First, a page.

British actor takes robust dive into meaty role as blaspheming bully safecracker
Starring Jude Law and Richard E. Grant
Directed by Richard Shepard
R, 93 min.
Jude Law, best known for playing sidekick Dr. Watson in two Sherlock Holmes movies, is a fine actor who’s risen steadily through the ranks, playing leading men as well as supporting roles in Alfie, Road to Perdition, Cold Mountain, Hugo, The Talented Mr. Ripley and the recent The Grand Budapest Hotel.
Generally, he’s been known for the ease at which he slides into the roles of mannered gents, well-spoken suitors and empathetic, heartthrob hunks. So it’s a bit jarring, certainly at first, to see him in the title role of his latest project as a beefed up, bellowing, blaspheming beast of a bully, a loud-mouthed safecracker just out of prison who’s looking to catch up on everything he’s missed after 12 years in the pokey—and collect on what he’s owed from the high-dollar heist that put him there.
In the opening sequence, Dom delivers a soaring, profanely poetic soliloquy on a certain private body part of which he’s glowingly proud; beats, kicks and bites an old acquaintance nearly to death; and robustly dives into an orgy of booze, sex and other formerly off-limits excesses.
“You can’t make up for twelve years in three days,” his old friend and criminal cohort Dickie (Richard E. Grant) cautions him later. “Well, I tried,” says Dom.
Dom is a smug, swaggering keg of dynamite, and you’d better stand clear when he blows. Law’s all-out performance is a brash Cockney explosion of verbiage, violence, deep, dark comedy and even soggy sweetness, as when he tries to reconnect with his now-adult daughter, whose childhood he completely missed, and her young son. It’s completely unlike any role he’s ever had before, and he bores into it so deeply, it’s almost hard to remember all those “nice guys” he portrayed before it.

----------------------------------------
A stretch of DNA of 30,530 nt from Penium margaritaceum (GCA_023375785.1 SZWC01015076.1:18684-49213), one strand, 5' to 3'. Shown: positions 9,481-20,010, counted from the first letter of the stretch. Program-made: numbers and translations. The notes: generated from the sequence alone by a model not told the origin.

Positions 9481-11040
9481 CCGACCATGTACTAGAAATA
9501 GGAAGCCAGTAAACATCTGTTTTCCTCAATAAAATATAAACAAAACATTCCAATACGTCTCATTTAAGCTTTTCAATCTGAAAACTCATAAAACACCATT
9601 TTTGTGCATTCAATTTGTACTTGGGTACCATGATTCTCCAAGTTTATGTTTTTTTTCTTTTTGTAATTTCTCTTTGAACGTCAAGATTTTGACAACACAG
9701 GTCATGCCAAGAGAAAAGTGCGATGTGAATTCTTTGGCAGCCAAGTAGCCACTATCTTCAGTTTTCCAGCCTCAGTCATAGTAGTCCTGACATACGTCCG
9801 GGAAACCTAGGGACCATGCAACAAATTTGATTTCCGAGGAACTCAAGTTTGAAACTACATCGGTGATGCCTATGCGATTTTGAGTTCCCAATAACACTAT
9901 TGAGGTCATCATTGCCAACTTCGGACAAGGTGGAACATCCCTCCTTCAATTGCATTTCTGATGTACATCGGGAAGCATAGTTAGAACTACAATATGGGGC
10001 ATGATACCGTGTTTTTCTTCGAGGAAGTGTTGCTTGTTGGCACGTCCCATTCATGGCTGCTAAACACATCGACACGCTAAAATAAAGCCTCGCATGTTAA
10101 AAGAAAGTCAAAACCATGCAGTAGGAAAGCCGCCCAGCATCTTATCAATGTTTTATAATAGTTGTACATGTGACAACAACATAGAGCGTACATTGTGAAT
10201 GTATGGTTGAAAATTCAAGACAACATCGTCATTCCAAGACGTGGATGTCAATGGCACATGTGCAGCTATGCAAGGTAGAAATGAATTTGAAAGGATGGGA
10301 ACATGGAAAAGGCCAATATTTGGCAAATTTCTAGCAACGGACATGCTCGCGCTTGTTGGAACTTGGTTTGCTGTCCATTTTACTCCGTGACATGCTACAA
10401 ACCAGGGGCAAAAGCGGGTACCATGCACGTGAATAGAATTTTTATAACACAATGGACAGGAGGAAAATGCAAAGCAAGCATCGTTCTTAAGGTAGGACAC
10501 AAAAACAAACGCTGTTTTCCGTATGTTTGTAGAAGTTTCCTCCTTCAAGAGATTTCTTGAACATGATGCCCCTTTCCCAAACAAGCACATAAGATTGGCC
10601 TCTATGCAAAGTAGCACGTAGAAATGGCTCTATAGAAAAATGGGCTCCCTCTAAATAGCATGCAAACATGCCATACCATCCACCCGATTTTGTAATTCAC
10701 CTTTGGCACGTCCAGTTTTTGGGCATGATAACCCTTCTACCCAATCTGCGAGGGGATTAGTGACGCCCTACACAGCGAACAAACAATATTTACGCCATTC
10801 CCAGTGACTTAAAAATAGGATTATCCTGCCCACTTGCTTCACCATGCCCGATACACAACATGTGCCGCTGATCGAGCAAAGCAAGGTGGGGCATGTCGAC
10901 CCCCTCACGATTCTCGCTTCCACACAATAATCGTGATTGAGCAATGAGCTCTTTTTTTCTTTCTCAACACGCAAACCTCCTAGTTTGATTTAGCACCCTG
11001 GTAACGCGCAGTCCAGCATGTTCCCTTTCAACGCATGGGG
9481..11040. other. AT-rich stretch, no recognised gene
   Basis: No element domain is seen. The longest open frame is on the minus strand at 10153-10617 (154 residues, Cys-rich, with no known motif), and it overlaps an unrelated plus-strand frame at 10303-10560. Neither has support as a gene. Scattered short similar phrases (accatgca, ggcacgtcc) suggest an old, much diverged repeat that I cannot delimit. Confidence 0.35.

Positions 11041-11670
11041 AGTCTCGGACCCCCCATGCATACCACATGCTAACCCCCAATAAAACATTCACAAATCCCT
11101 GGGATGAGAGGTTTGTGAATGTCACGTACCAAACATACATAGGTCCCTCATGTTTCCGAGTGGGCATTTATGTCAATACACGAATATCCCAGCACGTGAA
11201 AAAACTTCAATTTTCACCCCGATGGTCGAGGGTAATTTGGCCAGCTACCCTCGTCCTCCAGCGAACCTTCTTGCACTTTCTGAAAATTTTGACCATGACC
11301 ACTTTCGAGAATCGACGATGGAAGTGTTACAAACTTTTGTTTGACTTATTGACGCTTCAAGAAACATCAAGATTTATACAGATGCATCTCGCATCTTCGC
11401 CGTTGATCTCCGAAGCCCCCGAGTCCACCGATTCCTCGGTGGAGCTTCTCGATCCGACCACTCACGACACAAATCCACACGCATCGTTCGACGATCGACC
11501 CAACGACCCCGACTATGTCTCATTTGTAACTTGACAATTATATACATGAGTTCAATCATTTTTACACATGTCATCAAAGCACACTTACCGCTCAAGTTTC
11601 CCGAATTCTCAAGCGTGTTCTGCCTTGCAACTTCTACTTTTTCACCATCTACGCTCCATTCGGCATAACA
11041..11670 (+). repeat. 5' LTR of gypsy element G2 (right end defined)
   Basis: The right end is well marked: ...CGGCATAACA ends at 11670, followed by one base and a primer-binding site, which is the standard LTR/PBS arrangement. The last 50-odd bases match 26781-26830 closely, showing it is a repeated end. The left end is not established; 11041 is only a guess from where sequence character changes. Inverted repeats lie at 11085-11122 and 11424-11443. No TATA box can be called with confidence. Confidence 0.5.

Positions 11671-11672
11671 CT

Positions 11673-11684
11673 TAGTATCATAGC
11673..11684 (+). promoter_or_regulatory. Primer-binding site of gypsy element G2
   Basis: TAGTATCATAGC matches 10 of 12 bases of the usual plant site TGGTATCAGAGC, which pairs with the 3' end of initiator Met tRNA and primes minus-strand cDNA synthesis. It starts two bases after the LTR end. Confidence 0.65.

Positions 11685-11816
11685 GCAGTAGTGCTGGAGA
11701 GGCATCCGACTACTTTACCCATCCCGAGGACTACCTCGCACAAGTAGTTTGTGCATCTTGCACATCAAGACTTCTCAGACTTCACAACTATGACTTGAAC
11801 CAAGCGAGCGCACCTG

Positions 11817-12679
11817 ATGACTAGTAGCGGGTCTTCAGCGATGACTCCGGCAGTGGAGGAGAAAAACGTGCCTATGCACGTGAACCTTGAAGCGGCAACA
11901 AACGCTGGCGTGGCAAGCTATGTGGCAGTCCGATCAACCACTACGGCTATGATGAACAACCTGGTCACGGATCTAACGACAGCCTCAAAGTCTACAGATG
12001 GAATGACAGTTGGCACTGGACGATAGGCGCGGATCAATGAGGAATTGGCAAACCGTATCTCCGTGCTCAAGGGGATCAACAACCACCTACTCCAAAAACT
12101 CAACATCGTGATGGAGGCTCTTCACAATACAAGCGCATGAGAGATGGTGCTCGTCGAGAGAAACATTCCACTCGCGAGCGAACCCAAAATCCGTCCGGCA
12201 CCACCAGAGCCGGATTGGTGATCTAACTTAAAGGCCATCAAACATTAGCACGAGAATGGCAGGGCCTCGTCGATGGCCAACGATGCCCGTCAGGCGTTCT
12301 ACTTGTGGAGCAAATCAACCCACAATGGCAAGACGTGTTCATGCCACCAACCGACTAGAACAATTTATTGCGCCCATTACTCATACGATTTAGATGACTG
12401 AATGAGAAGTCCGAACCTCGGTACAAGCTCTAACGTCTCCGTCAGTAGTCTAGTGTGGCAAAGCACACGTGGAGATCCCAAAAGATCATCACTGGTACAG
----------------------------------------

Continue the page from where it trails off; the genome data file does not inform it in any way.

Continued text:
“I got anger issues,” says Dom. “I just do.”
It’s too bad the rest of the movie isn’t quite as good as its star. Director Richard Shepard pulls off some nice cinematic touches—a volatile scene in a room full of oversized monkey portraits, a hyper-stylized car crash, a hallucinogenic nighttime celebration in a secluded French mansion. But the plot often feels imbalanced and indecisive in its tone, as if its individual pieces somehow couldn’t be put together in sync. We never really know whether to feel sorry for Dom, to root for him, or to recoil in terror that anyone like him could be walking among us.
But what Law does with his role is reason enough alone to see it—if you can find it on its limited theatrical run. He’s far out of his zone of easy Hollywood familiarity, tearing into it with a rawness and ferocity no one has seen before, like one of Shakespeare’s most scabrous lost characters, somehow unleashed in the modern world, and clearly relishing the grit and the gristle.
Be prepared to be surprised, and maybe even shocked. “I’m Dom Hemingway!” he reminds others, himself, and us, several times. Anyone who sees Jude Law in one of the meatiest, most muscular roles he’s ever played will certainly remember.
—Neil Pond, American Profile Magazine